Last edited: January 01, 2005

Letter: Laws Against Gays Based on Bible

Sioux Falls Argus Leader, September 30, 2001
Box 5034, Sioux Falls, SD 57117
Fax: 605-331-2340 or 605-331-2294

America’s founders made it very clear that America’s bylaws, the Constitution, are to be interpreted and expounded only in harmony with the charter upon which it is predicated, the Declaration of Independence.

The Declaration of Independence and the Constitution are based on laws of nature and of nature’s God.

In Leviticus 18:22, God says: "Thou shalt not lie with mankind, as with womankind: it is abomination (extreme disgust)." In Romans 1:27, God says: "Women did change the natural use into that which is against nature (abomination)."

Sir William Blackstone (1723-1780) authored a four-volume commentary on the Common Law of England. America’s own Common Law was birthed out of English Common Law. Under English Common Law, homosexual acts were a capital offense, an infamous crime against nature. Blackstone called homosexual acts "an offense of so dark a nature, the very mention of which is a disgrace to human nature, a crime not fit to be named."

Until 1962, 50 states outlawed sodomy and provided criminal penalties against it. The issue is not to have some sign regarding the condition of a road ditch. It is free media publication to further the acceptance of an abominable lifestyle into all areas of our society.

Wake up, America. The storm clouds of God’s judgment are gathering.

— John R. Shaw, Mitchell

Unpublished Reply

The Argus Leader declined to publish the following letter because Bob Summersgill is "Not a local writer."

To the Editor:

John R. Shaw [Laws Against Gays Based on Bible, Letters, September 30, 2001], misinterprets the Declaration of Independence and the U.S. Constitution as establishing a religious form of government which condemns homosexuality. The Declaration does state:

"We hold these truths to be self-evident, that all men are created equal, that they are endowed by their Creator with certain unalienable Rights, that among these are Life, Liberty and the pursuit of Happiness. That to secure these rights, Governments are instituted among Men, deriving their just powers from the consent of the governed. That whenever any Form of Government becomes destructive of these ends, it is the Right of the People to alter or to abolish it, and to institute new Government, laying its foundation on such principles and organizing its powers in such form, as to them shall seem most likely to effect their Safety and Happiness."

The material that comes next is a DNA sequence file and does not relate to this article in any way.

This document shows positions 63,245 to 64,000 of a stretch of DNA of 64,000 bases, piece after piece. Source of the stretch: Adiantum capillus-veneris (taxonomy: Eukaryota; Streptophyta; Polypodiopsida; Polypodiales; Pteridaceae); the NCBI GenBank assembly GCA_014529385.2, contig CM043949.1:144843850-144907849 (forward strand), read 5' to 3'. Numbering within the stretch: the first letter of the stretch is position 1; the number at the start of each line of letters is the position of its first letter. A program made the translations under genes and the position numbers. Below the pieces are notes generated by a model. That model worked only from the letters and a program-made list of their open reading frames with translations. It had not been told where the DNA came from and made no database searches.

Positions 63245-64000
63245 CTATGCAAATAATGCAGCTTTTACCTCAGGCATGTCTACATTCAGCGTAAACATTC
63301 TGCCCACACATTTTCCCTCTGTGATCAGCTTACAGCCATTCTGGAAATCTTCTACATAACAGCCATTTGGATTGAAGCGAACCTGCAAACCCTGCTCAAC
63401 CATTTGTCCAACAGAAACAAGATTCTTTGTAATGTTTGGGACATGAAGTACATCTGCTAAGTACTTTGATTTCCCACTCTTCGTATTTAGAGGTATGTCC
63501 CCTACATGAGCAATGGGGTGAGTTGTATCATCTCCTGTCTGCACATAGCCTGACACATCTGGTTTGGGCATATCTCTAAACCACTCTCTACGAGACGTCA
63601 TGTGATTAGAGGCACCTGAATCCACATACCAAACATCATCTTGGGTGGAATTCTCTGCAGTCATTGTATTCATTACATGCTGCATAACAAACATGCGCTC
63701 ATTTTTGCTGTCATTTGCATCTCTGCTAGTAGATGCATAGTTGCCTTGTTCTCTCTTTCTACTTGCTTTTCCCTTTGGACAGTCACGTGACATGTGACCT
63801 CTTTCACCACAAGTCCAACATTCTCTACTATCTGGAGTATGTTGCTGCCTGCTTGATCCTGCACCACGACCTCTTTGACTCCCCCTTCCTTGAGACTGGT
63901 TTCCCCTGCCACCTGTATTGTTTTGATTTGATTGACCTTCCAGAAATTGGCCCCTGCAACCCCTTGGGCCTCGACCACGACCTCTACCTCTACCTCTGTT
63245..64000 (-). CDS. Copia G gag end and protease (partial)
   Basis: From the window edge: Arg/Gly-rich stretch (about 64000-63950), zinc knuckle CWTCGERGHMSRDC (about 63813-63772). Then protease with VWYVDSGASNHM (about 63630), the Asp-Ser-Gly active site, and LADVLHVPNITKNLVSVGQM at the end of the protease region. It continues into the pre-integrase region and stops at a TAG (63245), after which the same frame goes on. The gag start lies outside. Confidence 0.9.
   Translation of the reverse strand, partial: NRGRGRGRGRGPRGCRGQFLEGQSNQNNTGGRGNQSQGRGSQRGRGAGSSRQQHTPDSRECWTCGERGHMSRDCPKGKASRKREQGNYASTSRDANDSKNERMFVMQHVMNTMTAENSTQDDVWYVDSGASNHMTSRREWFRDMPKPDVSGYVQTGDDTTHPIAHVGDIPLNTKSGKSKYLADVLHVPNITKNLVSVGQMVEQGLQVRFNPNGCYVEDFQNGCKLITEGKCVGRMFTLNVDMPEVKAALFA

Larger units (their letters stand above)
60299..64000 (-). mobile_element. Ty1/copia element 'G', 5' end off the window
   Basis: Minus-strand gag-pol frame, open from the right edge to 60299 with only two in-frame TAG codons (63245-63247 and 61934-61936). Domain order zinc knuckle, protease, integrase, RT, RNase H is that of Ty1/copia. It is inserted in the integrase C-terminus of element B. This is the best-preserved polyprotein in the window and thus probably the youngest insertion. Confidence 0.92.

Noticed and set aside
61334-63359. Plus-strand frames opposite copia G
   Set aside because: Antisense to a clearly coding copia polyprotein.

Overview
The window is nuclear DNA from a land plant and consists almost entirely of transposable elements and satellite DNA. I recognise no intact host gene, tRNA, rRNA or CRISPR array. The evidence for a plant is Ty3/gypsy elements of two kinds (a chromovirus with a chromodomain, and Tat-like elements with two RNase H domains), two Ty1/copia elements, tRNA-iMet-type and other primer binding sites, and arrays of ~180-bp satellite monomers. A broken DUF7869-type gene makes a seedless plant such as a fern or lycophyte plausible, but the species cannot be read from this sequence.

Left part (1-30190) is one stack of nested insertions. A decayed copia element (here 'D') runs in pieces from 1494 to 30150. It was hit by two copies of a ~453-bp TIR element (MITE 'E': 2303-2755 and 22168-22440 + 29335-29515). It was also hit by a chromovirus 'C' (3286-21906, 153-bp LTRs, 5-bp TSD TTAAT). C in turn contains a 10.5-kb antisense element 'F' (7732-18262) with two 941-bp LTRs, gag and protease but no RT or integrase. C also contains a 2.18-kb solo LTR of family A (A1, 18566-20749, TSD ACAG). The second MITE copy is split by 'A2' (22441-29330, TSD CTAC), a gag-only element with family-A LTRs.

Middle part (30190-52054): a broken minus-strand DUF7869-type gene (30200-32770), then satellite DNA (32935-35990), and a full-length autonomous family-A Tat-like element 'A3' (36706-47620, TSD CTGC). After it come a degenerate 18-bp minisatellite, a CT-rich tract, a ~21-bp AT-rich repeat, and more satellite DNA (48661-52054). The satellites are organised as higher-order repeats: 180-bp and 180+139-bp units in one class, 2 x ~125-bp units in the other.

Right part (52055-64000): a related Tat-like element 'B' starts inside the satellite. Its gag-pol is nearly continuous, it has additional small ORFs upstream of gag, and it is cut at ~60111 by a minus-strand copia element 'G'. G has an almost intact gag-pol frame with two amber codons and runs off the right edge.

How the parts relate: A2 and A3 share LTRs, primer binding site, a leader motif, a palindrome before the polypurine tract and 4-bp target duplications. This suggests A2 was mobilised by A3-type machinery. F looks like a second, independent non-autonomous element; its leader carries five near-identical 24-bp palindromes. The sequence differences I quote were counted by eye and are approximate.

In violation of this guarantee of life, liberty and the pursuit of happiness, John R. Shaw would have us make criminals out of all gay people. We would do better to respect the rights and liberties of all people.

While it is quite true that homosexuality is found to be a sin in the Bible, as Mr. Shaw points out, homosexuality is clearly not a major sin. Among other "abominations" listed in Leviticus are eating cheeseburgers and wearing clothes of mixed fibers. We should probably first worry about sins that made the top-ten list.

Mr. Shaw points out one commentator on English Common Law, Justice Blackstone, had some particularly nasty things to say about sodomy. Though Blackstone often has been cited as an authority justifying the existence of sodomy laws, there is a long history of rejection of Blackstone as an authority. As long ago as 1804, the English Lord Chancellor complained, "I am always sorry to hear Mr. Justice Blackstone’s Commentaries cited as an authority."

Mr. Shaw points out that hundreds of years ago homosexual acts were capital crimes under English Common Law. He failed to mention that currently, the U.S. is the only country in the western world, which criminalizes homosexuality at all. Even then, since 1961, 34 states have repealed their sodomy laws or had them struck down by the courts. South Dakota’s own law was repealed in 1977.

World-wide, only 8 countries still have death penalties for sodomy. Among them are Afghanistan, Iran and Sudan. All of them are repressive regimes with links to terrorism or slavery. They are not models to be emulated.

The Taliban in Afghanistan shows us the dangers of adopting an extremist religious based government. We should instead respect or country’s tradition of a secular government which recognizes and respects the great diversity of people, religious beliefs and ideals; and not try to enforce particular religious beliefs through law.

-Bob Summersgill, Washington, DC

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